Cannes Lions Doubles Down on Music Business for Its 73rd Year

Music marketing has been at the core of many of the last half-decade’s most decorated campaigns during the annual Cannes Lions International Festival of Creativity, the biggest meet-up and awards confab of the advertising industry.

Whether it’s been Jay Z and Bing’s global scavenger hunt to promote the rapper’s biography Decoded (Droga5 took home the Integrated Grand Prix and Titanium Lion for the project in 2011), Chipotle’s “The Scarecrow,” built around a haunting Fiona Apple cover of “Pure Imagination” (CAA Marketing won the PR Grand Prix in 2013), or Australian PSA “Dumb Way To Die,” an irreverent, animated jingle about the perils of shrugging common sense (McCann Australia’s campaign took home a record 28 Lions in 2013), music helps brands big and small cut through the Cannes chaos.

That’s why the 63rd Cannes Lions, which kicked off over the weekend (June 18), has expanded the number of awards dedicated to music and branded entertainment by creating the first annual Lions Entertainment, which begins June 23. The two-day programming track will culminate in the Lions Entertainment Awards, which will feature 30 awards categories dedicated to excellence in music across six verticals: Music & Brands; Fans, Social & Digital; Music Craft & Composition; Music Platforms & Technology; Music Content and Live Experience.

Lions Entertainment: Timbaland, Steve Angello Join New Event at Cannes Lions

The Lions’ rise in priority in music circles appears to have come, at least in part, at the expense Midem, Cannes’ other longtime music confab which just wrapped its 50th year earlier this month (June 6) — with a reported 20 percent decline in attendance year-over-year (from 5,500 to 4,400 attendees). Lions officials expect more than 15,000 delegates this year from nearly 100 countries, totaling over 40,000 awards submissions.

Lions’ tradition of megastar names — including Lou Reed, who made one of his last public appearances in 2013, a 2014 tirade from Kanye West against Samsung and a surprisingly vulnerable Marilyn Manson in 2015, who admitted: “I’m worried that my music will overshadow my image.” — will continue throughout the week. Scheduled speaking appearances include actor-rapper Will Smith, in conversation with Edelman’s Jackie Cooper (June 21), Usher in a Q&A with iHeartMedia’s Ryan Seacrest and Bob Pittman (June 21), Iggy Pop headlining Grey’s Legends of Music Seminar (June 22), Mark Ronson hosted by Spotify (June 24) and Justin Bieber’s go-to Purpose collaborator Jason “Poo Bear” Boyd in a talk with Jingle Punks’ Jared Gustadt (June 24).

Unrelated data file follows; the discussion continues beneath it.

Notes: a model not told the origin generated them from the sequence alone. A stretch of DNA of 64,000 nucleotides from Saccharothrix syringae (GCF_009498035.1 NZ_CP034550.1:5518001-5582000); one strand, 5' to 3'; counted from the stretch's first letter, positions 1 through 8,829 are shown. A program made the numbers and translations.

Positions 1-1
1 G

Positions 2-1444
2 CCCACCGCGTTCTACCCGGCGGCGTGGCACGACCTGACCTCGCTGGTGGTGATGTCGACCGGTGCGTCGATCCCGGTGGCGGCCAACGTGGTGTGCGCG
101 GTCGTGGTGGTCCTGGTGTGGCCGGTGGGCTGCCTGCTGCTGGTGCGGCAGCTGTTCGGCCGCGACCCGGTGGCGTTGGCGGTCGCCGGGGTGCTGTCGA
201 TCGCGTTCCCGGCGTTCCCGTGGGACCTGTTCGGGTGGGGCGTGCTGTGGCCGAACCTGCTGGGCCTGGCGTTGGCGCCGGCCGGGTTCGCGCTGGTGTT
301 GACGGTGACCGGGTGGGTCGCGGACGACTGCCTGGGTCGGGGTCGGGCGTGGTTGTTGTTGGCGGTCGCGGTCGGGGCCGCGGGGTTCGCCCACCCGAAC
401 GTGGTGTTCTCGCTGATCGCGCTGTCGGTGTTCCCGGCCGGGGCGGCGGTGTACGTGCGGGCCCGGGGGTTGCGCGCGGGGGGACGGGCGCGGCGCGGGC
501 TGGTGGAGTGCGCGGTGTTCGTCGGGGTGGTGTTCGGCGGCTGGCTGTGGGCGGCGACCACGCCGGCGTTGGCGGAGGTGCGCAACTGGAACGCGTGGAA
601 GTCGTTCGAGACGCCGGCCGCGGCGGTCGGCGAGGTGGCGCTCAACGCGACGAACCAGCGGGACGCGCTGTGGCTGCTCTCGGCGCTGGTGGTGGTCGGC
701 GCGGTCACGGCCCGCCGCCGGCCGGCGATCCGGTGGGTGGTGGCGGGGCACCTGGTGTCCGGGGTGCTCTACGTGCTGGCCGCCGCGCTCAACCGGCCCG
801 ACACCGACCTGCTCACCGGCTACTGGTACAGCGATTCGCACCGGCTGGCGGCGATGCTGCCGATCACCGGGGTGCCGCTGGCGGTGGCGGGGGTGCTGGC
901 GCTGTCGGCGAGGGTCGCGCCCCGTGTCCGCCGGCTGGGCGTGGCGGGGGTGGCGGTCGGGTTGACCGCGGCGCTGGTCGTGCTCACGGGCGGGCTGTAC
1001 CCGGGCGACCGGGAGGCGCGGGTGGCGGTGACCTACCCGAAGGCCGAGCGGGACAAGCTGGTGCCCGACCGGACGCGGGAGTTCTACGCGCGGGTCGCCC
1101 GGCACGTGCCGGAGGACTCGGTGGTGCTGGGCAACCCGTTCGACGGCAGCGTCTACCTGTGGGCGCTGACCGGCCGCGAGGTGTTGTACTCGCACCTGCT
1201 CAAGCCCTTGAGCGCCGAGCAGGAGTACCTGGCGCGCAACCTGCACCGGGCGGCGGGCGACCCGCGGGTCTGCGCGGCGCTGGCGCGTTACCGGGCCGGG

Several executive heavy-hitters of the music biz will make appearances throughout the week as well, including Billboard Power 100 alums Troy Carter (Havas’ “Can Your Brand Keep Up With The Speed Of Culture,” June 21), Daniel Ek (Spotify’s keynote on June 22) and Jennifer Breithaupt (“Wake Up With The Economist’s” beach-side CMO panel on June 24). Citi is Lions Entertainment’s headline sponsor, while Spotify is presenting sponsor of the Music Lions.

No Cannes Lions would be worth its weight in rose without a few ultra-exclusive parties. They include iHeartMedia and MediaLink’s annual invite-only gathering at the Hotel-du-cap Eden Rock on June 21, which will host an intimate solo performance from Coldplay’s Chris Martin; the 100 person-capacity Spotify House, scheduled to host multiple music legends throughout the week; Live Nation and Citi’s first Villa Party on June 22, which according to its invite will feature a “15-time Grammy winner,” and Viacom’s controversial party on June 23, still set to take place at press time with headliner Gwen Stefani — despite last week’s blow-out of CEO Phillippe Dauman by chairman Sumner Redstone.

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